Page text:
# Dictionary Definition

parallelepiped n : a prism whose bases are
parallelograms [syn: parallelopiped, parallelepipedon,
parallelopipedon]

# User Contributed Dictionary

## English

### Noun

- Solid figure, having six faces, all parallelograms; all opposite faces being similar and parallel

#### Translations

solid figure

- Catalan: paralelepípede
- Czech: rovnoběžnostěn
- Dutch: parallellepipedum
- French: parallélépipède
- German: Parallelflach
- Italian: parallelepipedo
- Polish: równoległościan
- Portuguese: paralelepípedo
- Swedish: parallellepiped
- Danish: parallelepipedum

# Extensive Definition

In geometry, a parallelepiped'''
(now usually ; traditionally /ˌpærəlɛlˈʔɛpɪpɛd/ in accordance with its etymology
in Greek
παραλληλ-επίπεδον, a body "having parallel planes") is a
three-dimensional figure formed by six parallelograms. Three
equivalent definitions of parallelepiped are

- a polyhedron with six faces (hexahedron), each of which is a parallelogram,
- a hexahedron with three pairs of parallel faces.
- a prism of which the base is a parallelogram,

Parallelepipeds are a subclass of the prismatoids.

## Properties

Any of the three pairs of parallel faces can be viewed as the base planes of the prism. A parallelepiped has three sets of four parallel edges; the edges within each set are of equal length.Parallelepipeds result from linear
transformations of a cube (for the non-degenerate cases:
the bijective linear transformations).

Since each face has point
symmetry, a parallelepiped is a zonohedron. Also the whole
parallelepiped has point symmetry Ci (see also triclinic). Each face is, seen
from the outside, the mirror image of the opposite face. The faces
are in general chiral,
but the parallelepiped is not.

A space-filling
tessellation is possible with congruent
copies of any parallelepiped.

## Volume

The volume of a parallelepiped is the product of the area of its base A and its height h. The base is any of the six faces of the parallelepiped. The height is the perpendicular distance between the base and the opposite face.An alternative method defines the vectors a =
(a1, a2, a3), b = (b1, b2, b3) and c = (c1, c2, c3) to represent
three edges that meet at one vertex. The volume of the
parallelepiped then equals the absolute value of the scalar
triple product
a · (b × c):

- V = |\mathbf \cdot (\mathbf \times \mathbf)| = |\mathbf \cdot (\mathbf \times \mathbf)| = |\mathbf \cdot (\mathbf \times \mathbf)|

This is true because, if we choose b and c to
represent the edges of the base, the area of the base is, by
definition of the cross product (see
geometric meaning of cross product),

- A = |b| |c| sin θ = |b × c|,

- h = |a| cos α,

From the figure, we can deduce that the magnitude
of α is limited to
0° ≤ α < 90°. On the
contrary, the vector b × c may form with a an
internal angle β larger than 90°
(0° ≤ β ≤ 180°). Namely, since
b × c is parallel to h, the value of β is either
β = α or β = 180° − α.
So

- cos α = ±cos β = |cos β|,

- h = |a| |cos β|.

- V = Ah = |a| |b × c| |cos β|,

The latter expression is also equivalent to the
absolute value of the determinant of a matrix
built using a, b and c as rows (or columns):

- V = \left| \det \begin

## Special cases

For parallelepipeds with a symmetry plane there are two cases:- it has four rectangular faces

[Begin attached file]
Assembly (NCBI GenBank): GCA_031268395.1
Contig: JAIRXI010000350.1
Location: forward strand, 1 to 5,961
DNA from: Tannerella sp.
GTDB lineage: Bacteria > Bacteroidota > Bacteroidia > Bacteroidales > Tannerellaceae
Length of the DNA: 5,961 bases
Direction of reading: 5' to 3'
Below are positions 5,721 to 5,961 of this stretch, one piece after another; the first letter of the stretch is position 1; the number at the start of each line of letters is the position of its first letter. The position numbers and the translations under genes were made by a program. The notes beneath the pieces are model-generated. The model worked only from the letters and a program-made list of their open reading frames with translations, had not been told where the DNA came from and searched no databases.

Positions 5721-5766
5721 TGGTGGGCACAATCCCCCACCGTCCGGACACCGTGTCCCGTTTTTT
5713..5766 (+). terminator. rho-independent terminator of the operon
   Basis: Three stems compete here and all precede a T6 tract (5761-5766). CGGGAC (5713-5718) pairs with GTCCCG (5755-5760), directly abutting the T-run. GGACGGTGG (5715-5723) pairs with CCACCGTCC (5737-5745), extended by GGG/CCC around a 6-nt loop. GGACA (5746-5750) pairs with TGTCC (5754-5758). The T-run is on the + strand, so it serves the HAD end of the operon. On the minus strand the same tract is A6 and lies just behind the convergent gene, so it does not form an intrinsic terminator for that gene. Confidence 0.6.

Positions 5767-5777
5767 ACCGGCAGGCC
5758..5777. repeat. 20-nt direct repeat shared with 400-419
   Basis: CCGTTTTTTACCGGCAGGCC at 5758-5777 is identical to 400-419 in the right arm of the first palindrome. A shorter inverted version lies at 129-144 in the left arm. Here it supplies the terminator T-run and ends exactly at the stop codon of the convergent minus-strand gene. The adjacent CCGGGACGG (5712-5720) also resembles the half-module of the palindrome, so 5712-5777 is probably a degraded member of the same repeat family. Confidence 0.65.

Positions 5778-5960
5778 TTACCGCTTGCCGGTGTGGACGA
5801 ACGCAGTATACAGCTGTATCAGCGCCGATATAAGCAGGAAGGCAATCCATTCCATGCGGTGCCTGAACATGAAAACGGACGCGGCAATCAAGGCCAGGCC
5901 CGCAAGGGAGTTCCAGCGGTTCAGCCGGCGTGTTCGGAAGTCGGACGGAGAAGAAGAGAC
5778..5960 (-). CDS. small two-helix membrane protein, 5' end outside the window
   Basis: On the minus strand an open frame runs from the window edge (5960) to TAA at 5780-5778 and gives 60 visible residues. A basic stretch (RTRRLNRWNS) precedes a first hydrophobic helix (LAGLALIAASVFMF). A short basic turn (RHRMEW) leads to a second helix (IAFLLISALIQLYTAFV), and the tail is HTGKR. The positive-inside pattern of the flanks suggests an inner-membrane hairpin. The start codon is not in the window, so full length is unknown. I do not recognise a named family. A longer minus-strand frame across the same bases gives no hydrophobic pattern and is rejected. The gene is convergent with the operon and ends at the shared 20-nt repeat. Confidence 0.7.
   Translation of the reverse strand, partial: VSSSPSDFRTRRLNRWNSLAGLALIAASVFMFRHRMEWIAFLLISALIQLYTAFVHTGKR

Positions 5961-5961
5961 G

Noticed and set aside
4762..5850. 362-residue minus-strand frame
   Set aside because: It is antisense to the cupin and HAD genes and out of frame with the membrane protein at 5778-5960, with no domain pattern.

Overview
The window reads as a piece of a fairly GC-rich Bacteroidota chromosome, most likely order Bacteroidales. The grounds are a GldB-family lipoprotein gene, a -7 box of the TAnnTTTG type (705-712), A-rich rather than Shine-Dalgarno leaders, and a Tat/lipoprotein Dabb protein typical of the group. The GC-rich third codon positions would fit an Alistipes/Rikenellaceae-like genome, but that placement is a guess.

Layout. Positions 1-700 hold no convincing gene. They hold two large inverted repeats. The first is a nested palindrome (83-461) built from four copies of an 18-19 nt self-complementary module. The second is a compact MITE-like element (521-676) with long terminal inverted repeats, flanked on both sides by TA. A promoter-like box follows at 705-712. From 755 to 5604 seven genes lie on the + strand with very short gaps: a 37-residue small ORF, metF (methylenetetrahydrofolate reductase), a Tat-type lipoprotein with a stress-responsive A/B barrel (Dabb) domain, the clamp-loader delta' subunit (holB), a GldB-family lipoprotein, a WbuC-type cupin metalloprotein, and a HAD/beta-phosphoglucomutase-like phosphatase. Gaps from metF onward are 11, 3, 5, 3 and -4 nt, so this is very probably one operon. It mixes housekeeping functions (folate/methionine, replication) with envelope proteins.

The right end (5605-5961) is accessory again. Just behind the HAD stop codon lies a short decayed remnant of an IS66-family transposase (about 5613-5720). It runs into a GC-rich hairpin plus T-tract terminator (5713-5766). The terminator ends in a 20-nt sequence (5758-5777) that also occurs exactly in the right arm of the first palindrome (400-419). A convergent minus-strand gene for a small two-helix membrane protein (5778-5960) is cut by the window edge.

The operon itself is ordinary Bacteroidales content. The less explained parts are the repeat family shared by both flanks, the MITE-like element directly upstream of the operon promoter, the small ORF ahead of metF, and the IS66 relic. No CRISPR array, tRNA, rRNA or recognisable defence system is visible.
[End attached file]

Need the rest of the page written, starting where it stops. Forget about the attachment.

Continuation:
- it has two rhombic faces, while of the other faces, two adjacent ones are equal and the other two also (the two pairs are each other's mirror image).

A cuboid, also called a rectangular
parallelepiped, is a parallelepiped of which all faces are
rectangular; a cube is a
cuboid with square faces.

A rhombohedron is a
parallelepiped with all rhombic faces; a trigonal
trapezohedron is a rhombohedron with congruent rhombic faces.

## Parallelotope

Coxeter called the
generalization of a parallelepiped in higher dimensions a
parallelotope.

Specifically in n-dimensional space it is called
n-dimensional parallelotope, or simply n-parallelotope. Thus a
parallelogram is a
2-parallelotope and a parallelepiped is a 3-parallelotope.

The diagonals of an
n-parallelotope intersect at one point and are bisected by this
point. Inversion
in this point leaves the n-parallelotope unchanged. See also
fixed points of isometry groups in Euclidean space.

The n-volume of an n-parallelotope embedded in
\mathbb^m where m \ge n can be computed by means of the Gram
determinant.

## Lexicography

The word appears as parallelipipedon in Sir Henry Billingsley's translation of Euclid's Elements, dated 1570. In the 1644 edition of his Cursus mathematicus, Pierre Hérigone used the spelling parallelepipedum. The OED cites the present-day parallelepiped as first appearing in Walter Charleton's Chorea gigantum (1663).Charles
Hutton's Dictionary (1795) shows
parallelopiped and parallelopipedon, showing the influence of the
combining form parallelo-, as if the second element were pipedon
rather than epipedon. Noah Webster
(1806)
includes the spelling parallelopiped. The 1989 edition of the
Oxford
English Dictionary describes parallelopiped (and
parallelipiped) explicitly as incorrect forms, but these are listed
without comment in the 2004 edition, and only
pronunciations with the emphasis on the fifth syllable pi (/paɪ/)
are given.

A change away from the traditional pronunciation
has hidden the different partition suggested by the Greek roots,
with epi- ("on") and pedon ("ground") combining to give epiped, a
flat "plane". Thus the faces of a parallelepiped are planar, with
opposite faces being parallel. (This is the same epi- used when we
say a mapping is an epimorphism/surjection/onto.)